California on Wednesday made it easier for regulators to enforce drought-related pumping restrictions in slow-moving creeks and lakes, prompting worry among farmers as the state enters the dry summer season.
The move by the State Water Resources Control Board comes during worsening drought conditions and political gridlock that has stalled progress on efforts to raise money to build new reservoirs and other methods for storing water in the future.
The rules, the subject of a day-long hearing on Tuesday and a vote Wednesday, would require water districts, farmers and others whose right to pump water has been restricted to attest within a week that they have stopped using water from affected streams, under penalty of perjury.
The rules also give water regulators the right to issue a cease-and-desist order against water rights holders suspected of illegally using water without going through the usual hearing process.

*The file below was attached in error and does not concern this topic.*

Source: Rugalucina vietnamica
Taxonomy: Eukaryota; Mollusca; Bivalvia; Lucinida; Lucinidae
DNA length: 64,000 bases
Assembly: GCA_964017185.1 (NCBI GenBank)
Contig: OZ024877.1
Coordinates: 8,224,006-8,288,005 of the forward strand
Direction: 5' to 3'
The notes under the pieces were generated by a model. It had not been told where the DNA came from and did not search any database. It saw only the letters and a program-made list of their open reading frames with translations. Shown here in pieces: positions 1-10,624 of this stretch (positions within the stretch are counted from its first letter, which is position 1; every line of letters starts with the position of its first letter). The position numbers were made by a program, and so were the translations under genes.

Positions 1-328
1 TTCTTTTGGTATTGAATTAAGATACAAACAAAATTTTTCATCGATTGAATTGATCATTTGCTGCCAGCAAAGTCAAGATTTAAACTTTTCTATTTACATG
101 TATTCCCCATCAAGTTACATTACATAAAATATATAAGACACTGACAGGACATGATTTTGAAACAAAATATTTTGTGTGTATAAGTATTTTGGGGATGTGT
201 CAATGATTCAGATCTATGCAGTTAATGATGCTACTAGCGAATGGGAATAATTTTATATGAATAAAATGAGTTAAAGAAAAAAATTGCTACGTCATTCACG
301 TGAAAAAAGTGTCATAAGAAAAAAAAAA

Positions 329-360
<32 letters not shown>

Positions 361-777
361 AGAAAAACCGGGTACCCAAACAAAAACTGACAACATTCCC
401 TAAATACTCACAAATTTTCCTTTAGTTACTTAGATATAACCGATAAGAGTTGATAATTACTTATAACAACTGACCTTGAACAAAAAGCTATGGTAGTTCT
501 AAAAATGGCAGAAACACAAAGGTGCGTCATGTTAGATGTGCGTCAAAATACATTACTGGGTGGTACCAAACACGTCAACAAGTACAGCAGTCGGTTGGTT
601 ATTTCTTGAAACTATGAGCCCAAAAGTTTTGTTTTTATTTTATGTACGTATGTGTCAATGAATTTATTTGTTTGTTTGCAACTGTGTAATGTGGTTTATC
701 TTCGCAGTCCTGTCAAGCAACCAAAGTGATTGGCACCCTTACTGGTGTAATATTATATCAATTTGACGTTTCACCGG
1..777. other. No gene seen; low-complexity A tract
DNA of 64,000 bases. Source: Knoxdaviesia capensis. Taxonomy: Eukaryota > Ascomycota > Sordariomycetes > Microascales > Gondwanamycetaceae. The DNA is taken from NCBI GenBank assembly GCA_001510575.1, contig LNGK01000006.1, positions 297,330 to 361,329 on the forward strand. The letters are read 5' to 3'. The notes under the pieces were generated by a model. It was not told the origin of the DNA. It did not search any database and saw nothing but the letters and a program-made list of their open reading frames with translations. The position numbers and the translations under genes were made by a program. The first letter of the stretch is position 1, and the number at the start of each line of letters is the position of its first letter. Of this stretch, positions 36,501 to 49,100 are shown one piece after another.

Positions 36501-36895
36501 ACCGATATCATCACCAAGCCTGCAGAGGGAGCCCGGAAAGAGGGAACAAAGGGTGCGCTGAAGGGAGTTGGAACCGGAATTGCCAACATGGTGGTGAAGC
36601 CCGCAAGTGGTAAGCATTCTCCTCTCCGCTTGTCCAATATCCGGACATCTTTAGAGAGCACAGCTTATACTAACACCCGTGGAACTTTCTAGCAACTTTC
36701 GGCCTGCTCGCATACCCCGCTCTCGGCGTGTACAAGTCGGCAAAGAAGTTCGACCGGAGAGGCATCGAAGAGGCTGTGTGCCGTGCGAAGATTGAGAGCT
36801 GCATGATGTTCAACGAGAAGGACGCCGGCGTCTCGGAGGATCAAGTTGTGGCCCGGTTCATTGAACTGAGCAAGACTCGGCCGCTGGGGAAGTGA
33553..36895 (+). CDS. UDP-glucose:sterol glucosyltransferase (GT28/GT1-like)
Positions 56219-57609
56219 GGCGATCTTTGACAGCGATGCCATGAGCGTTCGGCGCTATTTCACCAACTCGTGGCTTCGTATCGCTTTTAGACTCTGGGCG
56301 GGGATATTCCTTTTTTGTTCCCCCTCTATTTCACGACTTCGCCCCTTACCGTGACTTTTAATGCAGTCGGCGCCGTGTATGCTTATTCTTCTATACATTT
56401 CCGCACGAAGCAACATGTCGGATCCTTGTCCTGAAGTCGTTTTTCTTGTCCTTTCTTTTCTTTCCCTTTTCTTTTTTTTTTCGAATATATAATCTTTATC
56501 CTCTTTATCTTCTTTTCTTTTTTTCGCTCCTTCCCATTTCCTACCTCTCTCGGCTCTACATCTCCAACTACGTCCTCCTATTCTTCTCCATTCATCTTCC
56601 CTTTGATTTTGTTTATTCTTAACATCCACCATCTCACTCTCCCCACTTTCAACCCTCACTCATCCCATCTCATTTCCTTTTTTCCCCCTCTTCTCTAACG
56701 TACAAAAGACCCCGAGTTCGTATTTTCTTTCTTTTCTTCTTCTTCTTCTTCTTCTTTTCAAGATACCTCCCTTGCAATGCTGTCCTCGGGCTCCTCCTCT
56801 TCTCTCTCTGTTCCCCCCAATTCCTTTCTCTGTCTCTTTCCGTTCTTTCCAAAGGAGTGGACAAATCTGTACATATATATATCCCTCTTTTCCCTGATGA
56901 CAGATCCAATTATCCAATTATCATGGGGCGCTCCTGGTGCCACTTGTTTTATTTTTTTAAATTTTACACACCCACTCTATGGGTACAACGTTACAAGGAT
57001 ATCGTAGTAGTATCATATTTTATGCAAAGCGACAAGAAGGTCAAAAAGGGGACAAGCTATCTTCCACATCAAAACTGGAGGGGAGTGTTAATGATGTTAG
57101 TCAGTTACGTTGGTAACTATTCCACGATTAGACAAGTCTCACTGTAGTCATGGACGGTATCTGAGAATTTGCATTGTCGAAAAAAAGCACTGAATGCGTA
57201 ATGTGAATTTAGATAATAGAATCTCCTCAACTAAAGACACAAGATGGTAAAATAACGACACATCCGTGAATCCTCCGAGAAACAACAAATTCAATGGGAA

They drew opposition from farmers and winery operators, who worried the stepped-up enforcement would unfairly harm their businesses.
Assemblywoman Kristen Olsen, elected on Tuesday as the Republican leader in the State Assembly, urged the board to preserve access to water by the mainly agricultural interests that hold longtime rights to use it.
“Please remember that any infringement of these rights would be devastating to the agricultural economy of our state — and to the world,” she wrote in a letter to the board on Tuesday.
California is in the third year of a catastrophic drought that has depleted the Sierra Nevada snow pack, which normally feeds the state’s rivers and streams with cool water.
Democratic Gov. Jerry Brown declared the state’s drought to be an emergency last January, committing millions to help stricken communities and temporarily easing protections for endangered fish to allow pumping from the fragile San Joaquin-Sacramento River delta.
As regulators debate new enforcement rules, lawmakers in the state are bogged down in negotiations over a plan to shore up California’s water supply.
The proposal to sell $10.5 billion in bonds to pay for water projects has been mired in partisan bickering for months as Democrats and Republicans fight over what projects to include.
Brown has urged lawmakers to cut the amount of money spent nearly in half, to $6 billion.